New York City. There are a million things to do at any given moment and a million people to spend the night with and spend money on. Back when I was in a relationship, I felt like it was Us against all of the Single People desperately looking for love and relentlessly holding on to every cryptic text, every sidelong glance from someone in the subway, and every passionate one-night-stand.
Last Valentine's Day, I was newly single after three years of believing I had found “The One” and thinking I would never have to go out in the field again. Determined not to feel broken down, I took myself out to the New Museum. Every attractive man had a beautiful, radiant woman on his arm . . . much like the adoring, beaming woman I used to be. Don't be discouraged, Nimai, I thought. After the New Museum I went to dinner alone. In a sea of couples I went unnoticed. They only had eyes for each other.
I am fine. I have had a lot of fun meeting new men around the world. When I feel happy about them, I let myself feel happy about them. When I feel empowered being single, I let myself soak in that strength. When I feel sad about sharing myself in such an intimate way, I let myself feel sad. Somehow I still haven't found love, and I let myself wonder why, and I work through my realizations. When I find myself stuck on my previous boyfriend, I let myself cry and talk about my anger and confusion and frustration with my sister (who always magically understands).
In my journey through being single, I wonder about the men I've met around the world: Would we be together if they lived in New York? I wonder about the men I know in New York: WHAT THE HELL IS WRONG WITH YOU GUYS?
It's not their fault, actually. And everything New York men are guilty of, I am also guilty of. Shifting the blame to someone else is just temporarily putting off the Real Work I need to do to make myself relationship material again.
I've been on both ends of the cryptic text. I've been flaky and I've been flaked on. I analyze and pour over a few aloof and puzzling words from Some Dude I'm trying to hook up with. Why won't he just be a straight shooter??? I think. Doesn't he want me? Then the next day some Other Dude is clearly trying to get in my pants and he's cute but he's kinda whatever so I'll just let him call me, I won't answer, then I'll text him an hour later totally veering the subject away from hanging out in an extremely vague way. GUILTY.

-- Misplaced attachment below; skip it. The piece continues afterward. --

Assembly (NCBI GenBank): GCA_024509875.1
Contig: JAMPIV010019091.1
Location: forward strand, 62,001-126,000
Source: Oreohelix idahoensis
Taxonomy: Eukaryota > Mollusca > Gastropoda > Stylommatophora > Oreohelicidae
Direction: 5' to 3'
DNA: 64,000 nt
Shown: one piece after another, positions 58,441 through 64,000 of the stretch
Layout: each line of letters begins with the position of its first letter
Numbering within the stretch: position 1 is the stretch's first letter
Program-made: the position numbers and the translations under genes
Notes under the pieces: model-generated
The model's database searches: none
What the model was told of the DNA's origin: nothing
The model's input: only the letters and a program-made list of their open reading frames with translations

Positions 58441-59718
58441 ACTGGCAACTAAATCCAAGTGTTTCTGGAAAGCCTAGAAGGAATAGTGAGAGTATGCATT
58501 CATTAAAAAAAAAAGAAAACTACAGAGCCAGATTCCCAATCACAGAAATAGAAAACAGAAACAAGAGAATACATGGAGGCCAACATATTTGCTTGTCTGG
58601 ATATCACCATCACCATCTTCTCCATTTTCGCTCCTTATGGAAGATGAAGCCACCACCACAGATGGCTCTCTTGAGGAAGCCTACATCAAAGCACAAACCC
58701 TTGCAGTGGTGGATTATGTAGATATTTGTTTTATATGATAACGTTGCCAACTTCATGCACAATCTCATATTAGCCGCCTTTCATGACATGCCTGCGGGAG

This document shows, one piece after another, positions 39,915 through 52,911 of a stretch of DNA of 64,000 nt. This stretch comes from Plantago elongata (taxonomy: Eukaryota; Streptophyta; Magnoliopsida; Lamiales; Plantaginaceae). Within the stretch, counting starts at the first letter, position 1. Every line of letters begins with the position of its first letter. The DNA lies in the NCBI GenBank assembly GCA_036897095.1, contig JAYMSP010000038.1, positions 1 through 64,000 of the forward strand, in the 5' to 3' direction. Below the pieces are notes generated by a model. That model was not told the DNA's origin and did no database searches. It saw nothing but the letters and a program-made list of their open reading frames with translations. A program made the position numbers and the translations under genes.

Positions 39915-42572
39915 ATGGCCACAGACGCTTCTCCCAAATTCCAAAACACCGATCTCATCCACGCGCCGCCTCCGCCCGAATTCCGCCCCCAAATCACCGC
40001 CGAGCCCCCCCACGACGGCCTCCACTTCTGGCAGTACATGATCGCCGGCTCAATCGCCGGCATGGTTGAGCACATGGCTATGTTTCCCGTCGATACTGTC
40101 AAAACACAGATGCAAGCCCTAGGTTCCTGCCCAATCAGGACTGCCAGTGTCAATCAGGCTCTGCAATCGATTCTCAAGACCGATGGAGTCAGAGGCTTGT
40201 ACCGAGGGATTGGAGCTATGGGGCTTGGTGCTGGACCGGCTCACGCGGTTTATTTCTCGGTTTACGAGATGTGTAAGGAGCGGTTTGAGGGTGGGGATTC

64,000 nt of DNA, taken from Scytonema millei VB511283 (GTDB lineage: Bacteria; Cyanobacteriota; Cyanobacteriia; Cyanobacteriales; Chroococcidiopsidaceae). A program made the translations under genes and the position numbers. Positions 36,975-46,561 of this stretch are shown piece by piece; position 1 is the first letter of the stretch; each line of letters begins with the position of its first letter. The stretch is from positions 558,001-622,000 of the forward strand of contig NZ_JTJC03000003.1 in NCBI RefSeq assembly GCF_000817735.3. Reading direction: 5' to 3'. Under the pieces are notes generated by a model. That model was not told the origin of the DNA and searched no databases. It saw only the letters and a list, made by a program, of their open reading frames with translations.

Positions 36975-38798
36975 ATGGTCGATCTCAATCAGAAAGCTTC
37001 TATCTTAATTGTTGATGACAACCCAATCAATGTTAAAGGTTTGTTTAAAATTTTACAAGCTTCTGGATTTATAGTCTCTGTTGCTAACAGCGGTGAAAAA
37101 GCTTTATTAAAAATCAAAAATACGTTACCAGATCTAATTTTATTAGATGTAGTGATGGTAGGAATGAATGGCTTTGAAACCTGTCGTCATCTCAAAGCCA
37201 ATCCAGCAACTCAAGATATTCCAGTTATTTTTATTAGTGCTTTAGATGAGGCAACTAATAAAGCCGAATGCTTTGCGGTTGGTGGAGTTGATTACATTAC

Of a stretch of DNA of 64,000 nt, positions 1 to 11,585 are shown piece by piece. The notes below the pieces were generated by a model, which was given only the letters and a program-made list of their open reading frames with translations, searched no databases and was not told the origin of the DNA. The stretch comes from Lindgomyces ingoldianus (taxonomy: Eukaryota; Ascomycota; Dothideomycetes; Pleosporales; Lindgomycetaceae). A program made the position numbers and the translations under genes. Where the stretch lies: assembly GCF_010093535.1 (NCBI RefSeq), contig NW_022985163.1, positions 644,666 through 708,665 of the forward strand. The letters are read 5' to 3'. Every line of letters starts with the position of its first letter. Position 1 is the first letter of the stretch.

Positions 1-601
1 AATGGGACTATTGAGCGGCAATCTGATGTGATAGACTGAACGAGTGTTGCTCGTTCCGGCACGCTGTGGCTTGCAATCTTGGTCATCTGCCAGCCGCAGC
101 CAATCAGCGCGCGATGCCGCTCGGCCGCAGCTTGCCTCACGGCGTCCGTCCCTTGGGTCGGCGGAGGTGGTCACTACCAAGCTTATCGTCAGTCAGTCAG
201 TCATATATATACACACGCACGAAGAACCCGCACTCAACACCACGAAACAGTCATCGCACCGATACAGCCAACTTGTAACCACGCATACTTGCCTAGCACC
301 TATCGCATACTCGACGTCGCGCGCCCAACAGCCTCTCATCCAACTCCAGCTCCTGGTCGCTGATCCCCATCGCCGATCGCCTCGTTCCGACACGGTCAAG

I've felt annoyed when dudes blatantly try to make eyes at me in the subway. I know it's only because I'm tall, mysterious, and blonde. Yet I've tried to blatantly make eyes with tall, mysterious, blonde men. I know nothing about these other passengers in the train and they know nothing about me . . . yet I find myself in an unshakeable pattern of stepping into an unfamiliar place, scanning the crowd for someone attractive, and feeling let down when no one meets my standards, or a forced eye-lock leads to nothing. I build meaningless fantasies in my head about these guys anyway, silently putting expectations on who I'm projecting them to be. GUILTY.
I've kept men in the passionate one-night-stand zone. I keep telling myself, “I'm not ready for a relationship . . . and until I am, I will keep acting the part of someone who is in love for a night because it's easier to say yes than to abstain.” Why is it easier to say Yes than No? I've asked myself this a million times. Rather than wrangle with this consuming question and beat myself up about how many men I've slept with in the past year, I've learned to accept that I am human. I like to feel wanted and flattered. I am a sensitive and romantic person on the inside, but you would never know this because I use each guy who I've not “made love to” but “fucked” to build the thickest walls of protection around me. GUILTY.
It withers me inside to know that I haven't earned any of the intimacy that I've engaged in. And not a single man has gone outside their comfort zone to win me over.
I listen to nostalgic songs by Peter Gabriel and Foreigner to remind myself that there are loving people in the world. But maybe I should just listen to Guns 'n' Roses and Black Sabbath and rest assured that I'm not the only crazy, heartbroken person in this world. I'm in good company.
This Valentine's Day, I decided against staying in New York City. There are plenty of parties and other single girls I could get a drink with, but I want to feel Real Love. And since there is no real loving man in the picture and I clearly have some work to do on myself, I will be in the Sunshine State with my parents. In their 35th year of loving each other, they've been a true inspiration for me to keep on keeping on—anyone worth loving, whether it's yourself or someone else, is worth working hard for.